The U-Bend #17: The (Relation)shipping News
by Andrew Lee and Robert Lanto
“Are you that bad at kissing?”
– Ron Weasley (Harry Potter and the Order of Phoenix)
The U-Bend has been around for a while now and we’ve been asked to tackle more complex topics. That means today we’re going to try discussing one of the most perplexing issues in the Harry Potter fan community today: Is Dumbledore really Ron from the future?
Unfortunately, we found that topic too difficult to talk about. Luckily we can still pull a rabbit out of the hat (most of the time) and with Valentine’s Day being in February it only seemed natural to discuss this topic. This one is for all those write-in requests, that’s right, the one you’ve all been asking for: SHIPPING!
Shipping (short for worshipping of certain character pairings) is a very popular past time for many individuals in the fan community (look at Madam Puddifoot’s). It promotes healthy discussions over Harry’s (potential) future love life. The general feeling is that Harry will love again, but just whom he will love remains just as mysterious as whom J.K. will knock-off next.
A word to the wise though. Shipping is (and will remain) the most dangerous topic that anyone could talk about. One wrong word, one step out of queue or one slip of the tongue and HermioneRon4evar4279 is sending you a 400kb .exe attachment in their next email to you. Luckily this is the U-bend so we’re used to it.
Shipping mostly refers to romantic character pairings that people would like to see occur. After all, who wouldn’t love it if Harry and Hermione got together (besides Robert, who firmly believes she belongs with Ron)? Well, if you’re a Harry/Ron shipper you would. Then again a Harry/Malfoy shipper would probably feel differently. And, what about poor Moaning Myrtle? Surely the Harry/Myrtle shippers deserve their say. This cycle goes on and on, until eventually you end up with some of the strangest pairings ever (Whomping Willow/Ford Anglia anyone?).
Now many of you have heard that shipping is a very divisive issue in the fan community and you are right. One major problem with shipping stems from the arguments people get into defending their pairing. We’re sure the part where Hermione prevents Harry from diving face first into the Quidditch World Cup field (to join the Veela) was a nice gesture, but does it really mean this is a sign that we’re looking at the future Mrs. Hermione Potter? The answer is yes, of course.
All kidding aside, how do you know when shipping has gone too far? When does it cross the line of being healthy discussion and turn into an icky-gooey mess at the bottom of Neville’s cauldron? Take the part where we realize that Harry and Cho are over. How many people out there let out a sigh of relief? After all, Cho was taking away Harry’s time from your chosen guy/girl/half-giant. Or how many of you simply turned the page to get to the conclusion where Sirius was killed by a curtain?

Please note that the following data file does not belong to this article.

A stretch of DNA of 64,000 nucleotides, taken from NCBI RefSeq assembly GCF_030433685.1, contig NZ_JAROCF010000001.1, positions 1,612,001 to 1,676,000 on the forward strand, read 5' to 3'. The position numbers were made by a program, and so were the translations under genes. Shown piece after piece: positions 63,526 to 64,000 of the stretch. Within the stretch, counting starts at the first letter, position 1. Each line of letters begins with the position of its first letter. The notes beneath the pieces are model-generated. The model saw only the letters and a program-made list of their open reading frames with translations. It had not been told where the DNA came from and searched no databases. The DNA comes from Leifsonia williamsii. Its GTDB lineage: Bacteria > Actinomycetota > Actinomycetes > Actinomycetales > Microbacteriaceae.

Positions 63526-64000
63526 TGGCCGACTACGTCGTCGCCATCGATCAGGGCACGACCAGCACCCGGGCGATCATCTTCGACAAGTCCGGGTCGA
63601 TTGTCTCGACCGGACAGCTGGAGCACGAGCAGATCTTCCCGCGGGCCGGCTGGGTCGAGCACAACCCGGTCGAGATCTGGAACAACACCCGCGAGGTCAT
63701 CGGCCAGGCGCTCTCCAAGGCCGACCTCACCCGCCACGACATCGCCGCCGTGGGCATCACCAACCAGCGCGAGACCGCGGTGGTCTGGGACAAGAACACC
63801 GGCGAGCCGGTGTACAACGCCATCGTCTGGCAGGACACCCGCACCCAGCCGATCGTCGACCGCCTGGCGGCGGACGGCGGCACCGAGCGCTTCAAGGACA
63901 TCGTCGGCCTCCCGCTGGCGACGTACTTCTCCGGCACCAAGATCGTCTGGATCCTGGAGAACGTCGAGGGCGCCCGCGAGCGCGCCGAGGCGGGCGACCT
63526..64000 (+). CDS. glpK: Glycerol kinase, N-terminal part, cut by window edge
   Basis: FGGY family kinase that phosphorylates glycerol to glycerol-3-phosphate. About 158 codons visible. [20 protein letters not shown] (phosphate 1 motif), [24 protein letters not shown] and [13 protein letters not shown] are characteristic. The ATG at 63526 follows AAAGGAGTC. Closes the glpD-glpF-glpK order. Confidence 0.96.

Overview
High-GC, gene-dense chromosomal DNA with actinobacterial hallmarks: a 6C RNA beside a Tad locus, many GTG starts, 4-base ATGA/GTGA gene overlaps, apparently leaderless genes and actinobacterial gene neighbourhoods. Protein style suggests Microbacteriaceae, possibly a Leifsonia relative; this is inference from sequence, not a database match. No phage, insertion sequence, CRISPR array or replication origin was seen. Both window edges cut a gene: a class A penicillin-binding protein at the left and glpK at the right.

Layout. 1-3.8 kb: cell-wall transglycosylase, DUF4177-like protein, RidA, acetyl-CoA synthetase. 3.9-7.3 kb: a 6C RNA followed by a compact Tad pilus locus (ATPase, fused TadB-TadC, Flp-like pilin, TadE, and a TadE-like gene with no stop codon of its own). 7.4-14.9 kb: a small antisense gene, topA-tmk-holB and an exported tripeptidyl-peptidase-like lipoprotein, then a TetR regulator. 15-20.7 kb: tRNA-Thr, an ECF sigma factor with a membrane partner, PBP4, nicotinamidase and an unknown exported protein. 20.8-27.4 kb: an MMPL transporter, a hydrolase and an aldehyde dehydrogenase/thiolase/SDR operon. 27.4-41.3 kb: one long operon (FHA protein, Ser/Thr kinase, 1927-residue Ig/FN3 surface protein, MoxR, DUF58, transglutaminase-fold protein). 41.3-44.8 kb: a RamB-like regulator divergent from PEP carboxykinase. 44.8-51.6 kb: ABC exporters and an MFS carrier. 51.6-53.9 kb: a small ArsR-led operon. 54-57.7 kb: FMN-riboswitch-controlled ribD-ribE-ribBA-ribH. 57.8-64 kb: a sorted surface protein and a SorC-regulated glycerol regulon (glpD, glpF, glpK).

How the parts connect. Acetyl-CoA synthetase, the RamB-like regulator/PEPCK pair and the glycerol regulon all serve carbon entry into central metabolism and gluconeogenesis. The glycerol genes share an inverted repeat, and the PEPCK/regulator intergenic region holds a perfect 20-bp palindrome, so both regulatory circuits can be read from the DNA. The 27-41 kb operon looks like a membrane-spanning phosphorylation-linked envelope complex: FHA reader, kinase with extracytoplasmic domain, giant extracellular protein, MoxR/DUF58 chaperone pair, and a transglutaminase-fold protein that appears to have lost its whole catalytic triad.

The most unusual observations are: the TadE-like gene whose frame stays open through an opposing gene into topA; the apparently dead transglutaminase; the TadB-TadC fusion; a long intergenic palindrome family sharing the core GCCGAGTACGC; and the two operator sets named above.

Now let’s take the preceding example of Harry about to become a stain on the Astroturf. Some will simply say that Hermione grabbed Harry because she was sitting closer to him, whereas a Hermione/Harry shipper could turn that into an elegant 30 page essay about why that proves Hermione is going to have a very sensual visit with Harry in the Room of Requirement at the end of Book 7. It’s this twisting of the facts to fit one’s own insane theories and ideas that makes shipping such a fun topic (not that we would know anyone who would do such a thing…).
For us, shipping goes too far when a “shipping wars” situation occurs. A shipping war is where groups of shippers (on a message board, for example) post their arguments as to why their pairing is right and all others are wrong (this usually degenerates into childish name calling and mass banning by the third page). Chill out everyone! People need to realize that there are other theories out there and while they may not match your own, it doesn’t make them any less important. After all, it’s one thing to express an opinion, it’s another to try and force someone to agree with you. Not everyone sees the same thing as you. A simple “I disagree, but I respect your opinion” will suffice and not, “You teh suxors! Pls die k thx bye.”
So what should be done to prevent shipping wars? Don’t let extreme opinions ruin your ideas. As long as conversation does not get out of control, shipping is a perfectly fine way to analyze why Malfoy and Harry should be riding off into the sunset together. Sure, some people see the bonds with certain characters as being more than “just friends” and that’s fine. No need to freak out and tell that person off. After all, time spent shipping is time spent meeting others and talking about things you share in common. Why be negative, when you can focus on the positive? No matter how crazy your pairing may seem, there is bound to be at least one other person who agrees with you.
In the end, shipping is nothing more than the study of the possibilities if two Potterverse characters get together. The heart of shipping is exploring the relationships between these two characters and to carefully look and analyze what makes your chosen pairing work, whether it is an action in the past or something done in the future. One of underlying themes of the Potter series is the power of love and friendship. If there is one thing that can be learned from shipping it is that the bonds of friendship are very powerful.
So go out there and enjoy some shipping! Make friends and create relationships that are as strong and inseparable as the pairing of Ron and Harry (except for that brief part in GoF)! Even though you may disagree at some points, in the end you’ll look back and say, “those were some truly great times.”
And that is exactly why Dumbledore is Ron from the future.